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Five Million Years To Earth (1968)

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Is it possible that racism and superstition originated in alien life forms? That's the premise of the 1967 sci-fi classic Five Million Years to Earth. The third in a series produced by Hammer films, it was also marketed as The Mind Benders, but in England was called Quatermass and the Pit for the 1958 British television series upon which it was based. Though the name change bothered writer Nigel Kneale, the film has attained a cult status as the best film of the Quatermass trilogy, following The Creeping Unknown (a.k.a. The Quatermass Xperiment) and Enemy from Space (a.k.a. Quatermass II).

Professor Bernard Quatermass is a pacifist superscientist. In Five Million Years to Earth, he's called to investigate a mysterious discovery found by workers excavating the supposedly haunted Hobb's Lane underground station in London. Forced to work together despite their personal differences, missile expert Colonel Breen and Quatermass discover what they believe to be an unexploded German bomb from World War II. But when the interior of the missile reveals insect-like creatures, and when hoodoo and mayhem break out around them, Breen and Quatermass must work together to re-contain the evil force that was released by the mass.

Scottish actor Andrew Keir stars as Professor Quatermass, taking over the role from Brian Donlevy (Song of Scheherazade), who had portrayed Quatermass in both of the previous flicks. Keir was no stranger to playing the good guy for Hammer films: he was Father Sandor in their 1966 Dracula, Prince of Darkness and Professor Julian Fuchs in the 1971 Blood from the Mummy's Tomb. Julian Glover (Indiana Jones and the Last Crusade), James Donald (The Bridge on the River Kwai) and Keir's Dracula co-star Barbara Shelley round out the primary cast.

Directed by Roy Ward Baker, the script came directly from Quatermass originator Nigel Kneale. Kneale considers himself a dramatic writer who uses science fiction as a vehicle for his many plays and series, and the staying power of his characters testifies to his writing talent. The Quatermass character from his teleplays has spawned three television series, four movies and a more recent radio play. When the original radio plays premiered, they had the same effect as Orson Wells' War of the Worlds, sending people chaotically running through the streets to warn of the impending danger of alien invasion. More recently, director Alex Proyas (The Crow) has been developing a remake of Five Million Years to Earth, and the British theatre company Creation Productions successfully staged a live version of the movie in 1997. weird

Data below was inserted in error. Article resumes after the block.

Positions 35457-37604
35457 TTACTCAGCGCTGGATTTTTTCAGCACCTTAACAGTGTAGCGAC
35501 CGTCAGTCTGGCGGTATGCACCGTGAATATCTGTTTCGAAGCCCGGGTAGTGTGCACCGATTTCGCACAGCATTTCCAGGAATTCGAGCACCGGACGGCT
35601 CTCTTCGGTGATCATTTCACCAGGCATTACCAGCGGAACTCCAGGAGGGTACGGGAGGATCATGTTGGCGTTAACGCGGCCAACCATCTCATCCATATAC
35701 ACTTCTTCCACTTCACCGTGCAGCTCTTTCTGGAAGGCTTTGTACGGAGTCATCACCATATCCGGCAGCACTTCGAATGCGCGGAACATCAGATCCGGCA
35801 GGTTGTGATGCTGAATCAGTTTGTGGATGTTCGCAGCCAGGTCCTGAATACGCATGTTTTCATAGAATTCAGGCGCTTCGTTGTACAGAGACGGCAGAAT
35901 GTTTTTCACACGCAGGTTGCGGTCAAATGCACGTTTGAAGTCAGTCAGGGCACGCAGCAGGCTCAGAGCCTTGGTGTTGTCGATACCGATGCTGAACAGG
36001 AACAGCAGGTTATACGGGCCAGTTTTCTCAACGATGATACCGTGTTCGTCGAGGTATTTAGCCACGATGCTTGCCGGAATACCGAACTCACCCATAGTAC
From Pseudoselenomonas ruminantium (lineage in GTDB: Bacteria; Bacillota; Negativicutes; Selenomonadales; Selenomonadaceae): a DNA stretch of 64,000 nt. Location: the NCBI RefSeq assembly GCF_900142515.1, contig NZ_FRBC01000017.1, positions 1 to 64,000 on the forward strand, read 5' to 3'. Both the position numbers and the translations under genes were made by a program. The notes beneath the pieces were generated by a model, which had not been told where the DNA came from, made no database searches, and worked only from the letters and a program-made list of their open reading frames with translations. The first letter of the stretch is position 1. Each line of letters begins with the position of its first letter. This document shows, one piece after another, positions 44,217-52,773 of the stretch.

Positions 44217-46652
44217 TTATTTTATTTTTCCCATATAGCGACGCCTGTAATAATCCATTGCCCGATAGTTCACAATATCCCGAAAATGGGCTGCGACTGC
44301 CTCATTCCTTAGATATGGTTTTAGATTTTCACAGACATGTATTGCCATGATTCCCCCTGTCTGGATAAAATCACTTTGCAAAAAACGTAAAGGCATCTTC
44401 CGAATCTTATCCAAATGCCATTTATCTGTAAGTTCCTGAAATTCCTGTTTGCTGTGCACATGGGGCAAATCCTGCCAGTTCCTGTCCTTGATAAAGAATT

Kneale talked about the success of his original Quatermass plays and movies in the context of current sci-fi: "I think now we've got a much lazier audience, certainly an audience that demands, and has been given by every Spielberg epic, high-gloss definition without, very often, much content. The Quatermass stories were written with very little dependence on special effects. The stories are told through the characters and the action. Now that is one area where an awful lot of science fiction stuff, so far as I've seen, collapses. Construction of the story is often rotten and is waiting to be saved by the special effects. All too often nowadays, expensive films do depend on them and that's why we have this increasingly dry, hugely expensive stuff coming out of Hollywood."

He's got a point about the cost of things. After all, special effects assistant Ian Scoones remembers improvising a perfectly good cheap alternative for the Martian bodies in Five Million Years to Earth. "We based it on football games in pubs, where you get a line of plastic players stuck on a metal rod. We had loads and loads of locusts: there was an awful smell in the studio."

Five Million Years to Earth (1968)
Sunday, October 10, 1999 Rating: TV-14

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